Yet, from what contemporaries termed ‘the shipwreck’, and modern historians have described as ‘the anarchy’ of Stephen’s reign, Henry II was to emerge as one of England’s, indeed as one of Europe’s, greatest kings. The Plantagenet dynasty that he founded was to occupy the throne of England through to 1399 and the eighth successive generation. Henry himself came to rule over the most extensive collection of lands that had ever been gathered together under an English king – an empire in all but name, that stretched from the Cheviots to the Pyrenees, and from Dublin in the west to the frontiers of Flanders and Burgundy in the east.

In part this empire was the product of dynastic accident. From his mother, Matilda, daughter and sole surviving legitimate child of the last Anglo-Norman King, Henry inherited his claim to rule as king in England and as duke in Normandy. From his father, Geoffrey, he succeeded to rule over Anjou, Maine and the Touraine: the counties of the Loire valley that had previously blocked Anglo-Norman ambitions in the South. Rather than share these inherited spoils with his brothers, Henry seized everything for himself. William, his younger brother, was granted a rich but by no means royal estate. Geoffrey, the third brother, threatened rebellion but was bought off with a shortlived grant of the county of Nantes.

Henry, however, was far more than just a fortunate or crafty elder son. Through his own exertions he greatly expanded his family’s territorial claims. In 1152, two years before obtaining the throne of England, he had married Eleanor, heiress to the duchy of Aquitaine and only a few weeks earlier divorced from her previous husband, the Capetian King Louis VII. As effective ruler of Eleanor’s lands, Henry found himself in possession of a vast estate in south-western France, stretching from the Loire southwards through Poitou and Gascony to the frontiers of Spain. Henry’s marriage to Eleanor was regarded as scandalous even by his own courtiers. She was eleven years older than him and was rumoured to have enjoyed extra-marital affairs not only with her own uncle but with Henry’s father, Geoffrey Plantagenet. By temperament she was as fiery as Henry, and as determined to stake her own claims to rule. As a result, Henry’s domestic life was far from tranquil. From 1173 onwards, Eleanor was to be held under house arrest in England, whilst Henry, to judge by the bastard children that he fathered, had long enjoyed the favours of a series of mistresses. Even so, by his marriage, Henry laid the basis of the later claims made by England’s kings to rule over southern France: claims that were to unite Gascony to the English crown as late as the fifteenth century and which were to play a vital role in the history of Anglo-French relations throughout the Middle Ages and beyond.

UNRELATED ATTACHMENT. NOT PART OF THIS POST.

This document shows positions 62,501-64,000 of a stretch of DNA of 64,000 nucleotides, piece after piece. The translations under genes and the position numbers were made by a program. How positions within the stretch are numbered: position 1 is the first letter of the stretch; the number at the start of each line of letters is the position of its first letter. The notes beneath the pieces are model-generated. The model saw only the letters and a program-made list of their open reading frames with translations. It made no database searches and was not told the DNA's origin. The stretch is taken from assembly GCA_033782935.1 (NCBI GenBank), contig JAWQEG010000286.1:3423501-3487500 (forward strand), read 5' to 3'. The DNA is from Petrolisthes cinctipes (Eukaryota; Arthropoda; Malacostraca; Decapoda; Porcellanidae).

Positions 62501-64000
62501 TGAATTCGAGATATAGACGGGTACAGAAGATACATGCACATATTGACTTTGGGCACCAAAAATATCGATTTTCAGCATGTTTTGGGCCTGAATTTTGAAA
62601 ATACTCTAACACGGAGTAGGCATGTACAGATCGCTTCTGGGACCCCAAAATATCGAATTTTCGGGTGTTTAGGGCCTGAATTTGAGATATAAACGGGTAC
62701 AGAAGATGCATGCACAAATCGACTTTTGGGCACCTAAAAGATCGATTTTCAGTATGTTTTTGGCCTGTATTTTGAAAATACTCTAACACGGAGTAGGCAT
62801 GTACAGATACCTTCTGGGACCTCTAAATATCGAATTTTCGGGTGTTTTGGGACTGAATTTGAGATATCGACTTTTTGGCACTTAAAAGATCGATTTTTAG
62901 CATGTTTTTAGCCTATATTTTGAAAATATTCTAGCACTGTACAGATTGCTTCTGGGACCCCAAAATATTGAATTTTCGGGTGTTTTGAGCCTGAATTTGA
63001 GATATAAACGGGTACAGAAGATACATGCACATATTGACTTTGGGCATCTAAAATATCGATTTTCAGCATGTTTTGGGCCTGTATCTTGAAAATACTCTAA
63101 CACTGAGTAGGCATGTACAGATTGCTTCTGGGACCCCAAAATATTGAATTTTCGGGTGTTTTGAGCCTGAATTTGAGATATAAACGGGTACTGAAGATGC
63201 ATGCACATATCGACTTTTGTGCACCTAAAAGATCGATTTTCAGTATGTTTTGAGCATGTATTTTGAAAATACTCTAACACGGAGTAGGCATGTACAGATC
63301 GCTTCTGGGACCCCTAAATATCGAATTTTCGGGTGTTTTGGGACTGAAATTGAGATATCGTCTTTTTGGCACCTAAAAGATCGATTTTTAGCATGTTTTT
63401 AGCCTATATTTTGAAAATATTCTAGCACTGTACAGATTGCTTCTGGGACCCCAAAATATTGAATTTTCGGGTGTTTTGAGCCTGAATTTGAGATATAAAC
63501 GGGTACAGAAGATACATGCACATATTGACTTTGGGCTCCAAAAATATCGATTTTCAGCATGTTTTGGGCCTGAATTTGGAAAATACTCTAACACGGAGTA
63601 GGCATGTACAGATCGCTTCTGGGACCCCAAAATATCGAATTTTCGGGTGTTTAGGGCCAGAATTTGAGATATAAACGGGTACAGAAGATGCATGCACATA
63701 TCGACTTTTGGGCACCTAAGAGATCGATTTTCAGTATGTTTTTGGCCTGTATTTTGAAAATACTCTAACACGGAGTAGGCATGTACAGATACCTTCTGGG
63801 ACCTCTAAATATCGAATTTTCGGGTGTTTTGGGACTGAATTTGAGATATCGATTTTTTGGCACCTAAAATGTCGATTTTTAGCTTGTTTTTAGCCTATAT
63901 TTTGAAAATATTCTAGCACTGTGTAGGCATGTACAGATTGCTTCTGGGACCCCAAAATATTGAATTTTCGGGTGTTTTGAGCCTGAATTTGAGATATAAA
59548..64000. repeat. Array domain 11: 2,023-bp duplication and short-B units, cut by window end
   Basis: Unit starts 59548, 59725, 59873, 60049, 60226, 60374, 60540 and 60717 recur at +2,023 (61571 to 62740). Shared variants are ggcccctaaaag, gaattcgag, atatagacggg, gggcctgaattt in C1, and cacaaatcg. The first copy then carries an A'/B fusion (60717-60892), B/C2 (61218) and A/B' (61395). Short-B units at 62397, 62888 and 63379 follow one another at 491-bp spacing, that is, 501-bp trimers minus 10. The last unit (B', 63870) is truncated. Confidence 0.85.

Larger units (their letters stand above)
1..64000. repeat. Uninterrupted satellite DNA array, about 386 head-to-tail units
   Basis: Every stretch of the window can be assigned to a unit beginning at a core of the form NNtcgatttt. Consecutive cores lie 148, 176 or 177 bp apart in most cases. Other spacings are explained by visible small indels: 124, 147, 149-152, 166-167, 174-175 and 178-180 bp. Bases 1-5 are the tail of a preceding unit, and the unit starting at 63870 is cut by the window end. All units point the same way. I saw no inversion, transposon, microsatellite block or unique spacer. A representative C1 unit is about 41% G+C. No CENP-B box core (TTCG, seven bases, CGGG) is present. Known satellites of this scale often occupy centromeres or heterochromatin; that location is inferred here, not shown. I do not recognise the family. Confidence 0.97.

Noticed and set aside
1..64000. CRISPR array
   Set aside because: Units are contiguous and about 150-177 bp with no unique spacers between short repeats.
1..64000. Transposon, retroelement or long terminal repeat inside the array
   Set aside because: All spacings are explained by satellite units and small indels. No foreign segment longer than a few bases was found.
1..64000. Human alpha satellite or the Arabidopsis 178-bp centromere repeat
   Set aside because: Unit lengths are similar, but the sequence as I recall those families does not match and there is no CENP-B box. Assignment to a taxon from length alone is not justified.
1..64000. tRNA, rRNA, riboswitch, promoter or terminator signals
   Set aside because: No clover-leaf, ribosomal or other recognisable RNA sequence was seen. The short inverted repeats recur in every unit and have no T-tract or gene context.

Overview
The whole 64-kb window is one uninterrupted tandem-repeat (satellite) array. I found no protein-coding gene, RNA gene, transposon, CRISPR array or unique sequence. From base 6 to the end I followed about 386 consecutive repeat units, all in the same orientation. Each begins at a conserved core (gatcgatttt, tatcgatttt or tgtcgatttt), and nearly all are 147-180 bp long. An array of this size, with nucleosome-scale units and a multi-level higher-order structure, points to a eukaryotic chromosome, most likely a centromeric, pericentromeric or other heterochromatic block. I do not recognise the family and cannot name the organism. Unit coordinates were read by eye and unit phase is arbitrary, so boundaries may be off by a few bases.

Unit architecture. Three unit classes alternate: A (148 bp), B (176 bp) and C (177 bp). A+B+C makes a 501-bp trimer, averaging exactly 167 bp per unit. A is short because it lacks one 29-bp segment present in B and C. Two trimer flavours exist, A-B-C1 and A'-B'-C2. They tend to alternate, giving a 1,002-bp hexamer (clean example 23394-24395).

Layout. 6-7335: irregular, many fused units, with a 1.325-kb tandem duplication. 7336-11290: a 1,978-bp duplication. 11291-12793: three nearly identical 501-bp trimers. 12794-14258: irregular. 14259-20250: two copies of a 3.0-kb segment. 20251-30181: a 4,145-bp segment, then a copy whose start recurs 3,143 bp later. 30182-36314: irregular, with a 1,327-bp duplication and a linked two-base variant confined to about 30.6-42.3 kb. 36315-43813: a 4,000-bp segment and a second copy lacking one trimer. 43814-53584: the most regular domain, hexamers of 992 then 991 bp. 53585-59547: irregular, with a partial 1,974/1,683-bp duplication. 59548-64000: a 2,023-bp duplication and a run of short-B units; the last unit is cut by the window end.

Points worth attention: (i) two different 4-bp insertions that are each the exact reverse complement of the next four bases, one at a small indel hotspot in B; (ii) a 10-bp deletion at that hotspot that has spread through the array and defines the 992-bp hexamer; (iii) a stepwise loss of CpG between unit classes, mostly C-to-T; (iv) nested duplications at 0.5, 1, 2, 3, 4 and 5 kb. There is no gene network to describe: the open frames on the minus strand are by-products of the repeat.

July 4, 2014

Reason.tv – Presidential Power and the Rise of American Monarchy

Filed under: Government, History, Liberty, USA — Tags: , , , — Nicholas Russon @ 08:37

Published on 3 Jul 2014

“America is dropping like a stone in rankings of freedom. As power accumulates in one person, expect that to continue,” says Frank Buckley, George Mason University law professor and author of the new book, The Once and Future King: The Rise of Crown Government in America.

Buckley sat down with Reason TV‘s Tracy Oppenheimer to discuss how the U.S. presidency has evolved into what he calls “something like an elective monarch.” He says that this is not what the framers of the Constitution had intended, nor did they conceive of the modern version of the separation of powers.

“A parliamentary regime was more or less what the framers wanted…as far as the separation of powers is concerned,” says Buckley “instead of a device to constrain a president, it’s one which immunizes him from criticism by Congress.”

QotD: The English Civil War of 1776

Filed under: Britain, History, Quotations, USA — Tags: , , , — Nicholas Russon @ 00:01